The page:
science and politics

As the election drew closer, several scientific journals took the unprecedented step of endorsing a Presidential candidate. The cries of "politics polluting science" are met by equally vociferous shouts of "It's about time. Make the madness stop." As with many beliefs, the Age of COVID requires the relationship between science and politics to be rediscovered and refashioned.
Our friendly neighbors to the north are fibbing about the coronavirus in their country, justifying a border closure with the United States that no longer makes sense.
In 2020, empirically determined knowledge is only considered true if it first passes a litmus test -- not the geeky pH variety but the obnoxious political one. The results are as absurd and dangerous as you'd imagine, particularly when it involves COVID and cable news.
Scientific American, a once preeminent magazine that thoughtful and curious people read (or at least respected), has become an outlet for pseudoscience and politics. What a shame.
Incompetence, waffling, moving the goalposts, disregarding unintended consequences, and being political have hurt Americans' confidence in their public health institutions.
There are at least 24 different concepts of what constitutes a species. Unfortunately, politics plays a substantial role in the process.
We must dismantle the perfect storm of incivility, anti-intellectualism, and tribalism -- worsened by the sewer pipe of social media -- that has gripped our country. In its place, we must foster a culture of intellectualism, skepticism, and empathy. But that lofty goal seems unreachable in the current milieu.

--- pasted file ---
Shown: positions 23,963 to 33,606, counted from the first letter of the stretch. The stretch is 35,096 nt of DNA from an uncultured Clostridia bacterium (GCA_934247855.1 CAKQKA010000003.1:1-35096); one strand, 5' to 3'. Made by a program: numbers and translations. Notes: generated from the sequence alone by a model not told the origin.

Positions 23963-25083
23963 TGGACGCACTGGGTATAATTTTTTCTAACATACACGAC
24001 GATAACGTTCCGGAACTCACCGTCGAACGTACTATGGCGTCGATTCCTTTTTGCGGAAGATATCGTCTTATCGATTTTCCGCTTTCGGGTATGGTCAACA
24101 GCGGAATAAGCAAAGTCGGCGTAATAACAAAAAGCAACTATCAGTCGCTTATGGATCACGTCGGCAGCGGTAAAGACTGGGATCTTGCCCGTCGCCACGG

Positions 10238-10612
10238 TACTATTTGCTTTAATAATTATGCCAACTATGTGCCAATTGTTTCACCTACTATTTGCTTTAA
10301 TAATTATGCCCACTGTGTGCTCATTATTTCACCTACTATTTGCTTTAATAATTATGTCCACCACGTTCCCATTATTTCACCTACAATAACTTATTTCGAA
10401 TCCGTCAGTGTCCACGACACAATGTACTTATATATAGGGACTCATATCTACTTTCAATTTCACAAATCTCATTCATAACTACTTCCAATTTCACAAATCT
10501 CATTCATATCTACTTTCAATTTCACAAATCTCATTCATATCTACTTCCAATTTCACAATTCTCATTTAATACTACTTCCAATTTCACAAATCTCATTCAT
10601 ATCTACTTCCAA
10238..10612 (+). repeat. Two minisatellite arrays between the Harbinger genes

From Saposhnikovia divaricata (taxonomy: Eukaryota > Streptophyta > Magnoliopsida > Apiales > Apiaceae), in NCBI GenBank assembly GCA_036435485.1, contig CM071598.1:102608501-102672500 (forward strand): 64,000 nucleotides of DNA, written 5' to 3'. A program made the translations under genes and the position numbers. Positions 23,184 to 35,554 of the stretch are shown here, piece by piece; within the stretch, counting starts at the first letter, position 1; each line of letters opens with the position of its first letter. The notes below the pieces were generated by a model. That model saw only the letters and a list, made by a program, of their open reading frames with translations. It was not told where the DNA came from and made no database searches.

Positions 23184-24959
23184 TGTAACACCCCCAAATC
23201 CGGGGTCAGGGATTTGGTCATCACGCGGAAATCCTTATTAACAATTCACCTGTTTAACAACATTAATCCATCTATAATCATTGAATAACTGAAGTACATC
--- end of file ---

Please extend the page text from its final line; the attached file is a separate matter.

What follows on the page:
The coronavirus pandemic has devolved into just another partisan battle. In the process, it has revealed how poorly served Americans are by their leaders and the media.
The problem of high drug prices is multifaceted and complex. Referring to the pharmaceutical industry employing "crooks" might be good for some cheap applause, but it's demoralizing to the thousands of scientists who work in it. Senator Sanders should apologize.
On climate policy, Bernie Sanders and Alexandria Ocasio-Cortez believe there is no middle ground. AOC said, "You're either fighting for our future or you're not," which sounds an awful lot like, "You're either with us or against us." This is wrong and counterproductive.
Pop quiz: What do The New York Times, Jeffrey "the yogic flying instructor" Smith, and the National Resources Defense Council have in common? Answer: They all shamelessly lie about glyphosate to make money. (And you get extra credit if you answered "They are all bad sources of science information.")
California is a trendsetter. It’s home to world-class wine, championship basketball teams, beautiful weather and legendary cities like San Francisco. But sadly, it's also a trendsetter when it comes to wrongheaded public health policy. There’s no better example of this than Proposition 65, a law that as of 2016 has cost California businesses close to $300 million.